Friday afternoon was the first opportunity on this trip to
- turn the engine off,
- have a few minutes of free time when we weren’t exhausted,
And it was eery. There were:
Don’t get me wrong. I’m not complaining. It’s just interesting how quickly what I spent a lifetime becoming accustomed to can suddenly (in comparison) become foreign! I don’t remember this much humidity. I love the silence of the forest, but I miss the sound of the ocean. The OHV’s — well, they’re just what they are: a joy to some and a nuisance to others — but they were ubiquitous where we just came from and the sudden absence is a bit mind blowing.
We slept Ok last night. It was hot like the previous nights — but seemed hotter. We have not yet twigged the best way to keep the coach at a comfortable night-time temperature/humidity level.
That wasn’t a problem on the Coast — it was cool EVERY night. And even though we might have kept the dehumidifier (freestanding – that we bought while we still had Journey to help control mold and mildew) running all night we never felt this kind of humidity.
You other RV’ers know that finding a comfortable temperature can sometimes be a sticky wicket. If you set the A/C warm enough to be comfortable with it blowing on you it’s not cool enough to sleep without waking. If you set it cold enough to sleep with you need blankets to keep you out of the breeze. You can turn off the A/C and just use the house fans, but we go to bed early and often the heat of the day hasn’t dissipated — so it’s still to hot when we go to bed, and just right when we wake up.
We’ll suss it out in time. And our technique will inevitably change as we move to other parts of the country. This would all be much simpler if we could just learn to stay awake later and get up later — but a lifetime of early to bed and early to rise has not been an easy habit to kill; and 10 months on the forest didn’t do anything to help when we sort of had a time to go to work.
And so it is that retirement is a period of adjustment; and RV’ing is a period of continual adjustment. If you want calm stability in your life, never buy an RV. But they can be SO MUCH FUN!
The Grand Scene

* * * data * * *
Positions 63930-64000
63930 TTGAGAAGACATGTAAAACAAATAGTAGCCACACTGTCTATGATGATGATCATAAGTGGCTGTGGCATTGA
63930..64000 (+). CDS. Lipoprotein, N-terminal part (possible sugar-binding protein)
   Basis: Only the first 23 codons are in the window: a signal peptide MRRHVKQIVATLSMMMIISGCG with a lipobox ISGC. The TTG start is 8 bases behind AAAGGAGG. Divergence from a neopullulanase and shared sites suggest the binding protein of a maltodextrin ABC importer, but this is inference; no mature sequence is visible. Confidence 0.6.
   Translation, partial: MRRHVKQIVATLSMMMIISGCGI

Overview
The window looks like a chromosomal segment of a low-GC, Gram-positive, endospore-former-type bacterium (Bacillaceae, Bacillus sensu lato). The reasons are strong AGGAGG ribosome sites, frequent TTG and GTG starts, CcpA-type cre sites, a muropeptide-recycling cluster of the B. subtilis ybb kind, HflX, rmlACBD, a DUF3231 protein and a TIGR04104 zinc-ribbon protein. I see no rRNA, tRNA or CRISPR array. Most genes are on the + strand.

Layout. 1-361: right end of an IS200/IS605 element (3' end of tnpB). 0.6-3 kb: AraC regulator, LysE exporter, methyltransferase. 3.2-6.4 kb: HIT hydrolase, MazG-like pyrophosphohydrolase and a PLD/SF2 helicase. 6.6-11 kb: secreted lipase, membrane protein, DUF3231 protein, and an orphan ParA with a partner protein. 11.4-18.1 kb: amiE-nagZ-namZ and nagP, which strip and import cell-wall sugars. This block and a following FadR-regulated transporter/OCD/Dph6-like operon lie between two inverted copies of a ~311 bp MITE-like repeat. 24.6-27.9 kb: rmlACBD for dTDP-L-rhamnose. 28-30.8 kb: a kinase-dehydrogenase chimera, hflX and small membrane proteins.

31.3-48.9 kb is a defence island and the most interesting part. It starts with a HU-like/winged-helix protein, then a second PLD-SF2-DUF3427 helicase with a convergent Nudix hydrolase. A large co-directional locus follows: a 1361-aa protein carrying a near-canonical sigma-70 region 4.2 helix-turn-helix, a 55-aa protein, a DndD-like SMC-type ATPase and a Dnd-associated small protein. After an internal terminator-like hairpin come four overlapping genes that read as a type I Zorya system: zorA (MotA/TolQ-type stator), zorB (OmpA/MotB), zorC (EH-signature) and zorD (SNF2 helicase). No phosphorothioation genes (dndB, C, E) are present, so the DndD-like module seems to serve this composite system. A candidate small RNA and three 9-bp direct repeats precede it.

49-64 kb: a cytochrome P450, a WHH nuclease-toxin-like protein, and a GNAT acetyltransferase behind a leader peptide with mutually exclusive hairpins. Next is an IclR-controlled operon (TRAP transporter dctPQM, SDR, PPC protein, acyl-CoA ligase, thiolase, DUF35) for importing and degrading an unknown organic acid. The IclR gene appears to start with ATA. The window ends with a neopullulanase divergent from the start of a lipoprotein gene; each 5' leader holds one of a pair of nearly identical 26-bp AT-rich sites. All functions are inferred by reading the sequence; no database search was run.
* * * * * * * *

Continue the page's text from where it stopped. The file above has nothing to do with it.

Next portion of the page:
My mother was one to sit in her easy chair and watch the neighbors. She knew them all by name, knew their comings and goings, and commented on any deviation. That doesn’t sound complimentary but I mean no ill will — it’s just one of the things she did. Dad wanted to travel; Peg and I are living my FATHER’S DREAM to be sure. Mom’s priorities were different: there were local people she cared about and for and she needed to be near them. They traveled a good deal, but she never wanted to be away from home more than a couple weeks at a time; and when dad talked her into the rare 1 month long trip she was ready to be home after 2 weeks. And hope to heaven that no one had a heart attack or died while they were gone, that would have ruined everything.
Peg and I were driving down the road — someplace East of Worthington — and all around us were green, verdant fields and rolling hills and trees. I looked at her and said, “Now isn’t this better than sitting on your sofa in the living room and staring out at all the neighbors?”
Indeed. It is. At 55 mph on the Interstate life is quite luxurious in an RV. You are way up there — over the top of all those short cars.
At that speed you are moving slow enough that almost all the traffic is pulling away from you (so you aren’t having to hit the brakes or change lanes to pass). You aren’t going fast enough to really need to be super-vigilant — normal vigilance is OK. 🙂 In other words you can just enjoy being there.
We don’t need to travel a lot — but good gosh golly — it’s hard to get tired of this sensation — the world laid out in front of you like a … giant oyster … had to get in a little Coast humor seeing as this scene is so DRY!
This is getting back to the retirement we visualized. And the one we bought the bigger RV to enjoy.
That’s it for today. Thanks for stopping by, and God willing and if the creek don’t rise (after all, we are along the Mississippi where there was flooding earlier this season) I’ll talk with you tomorrow. 🙂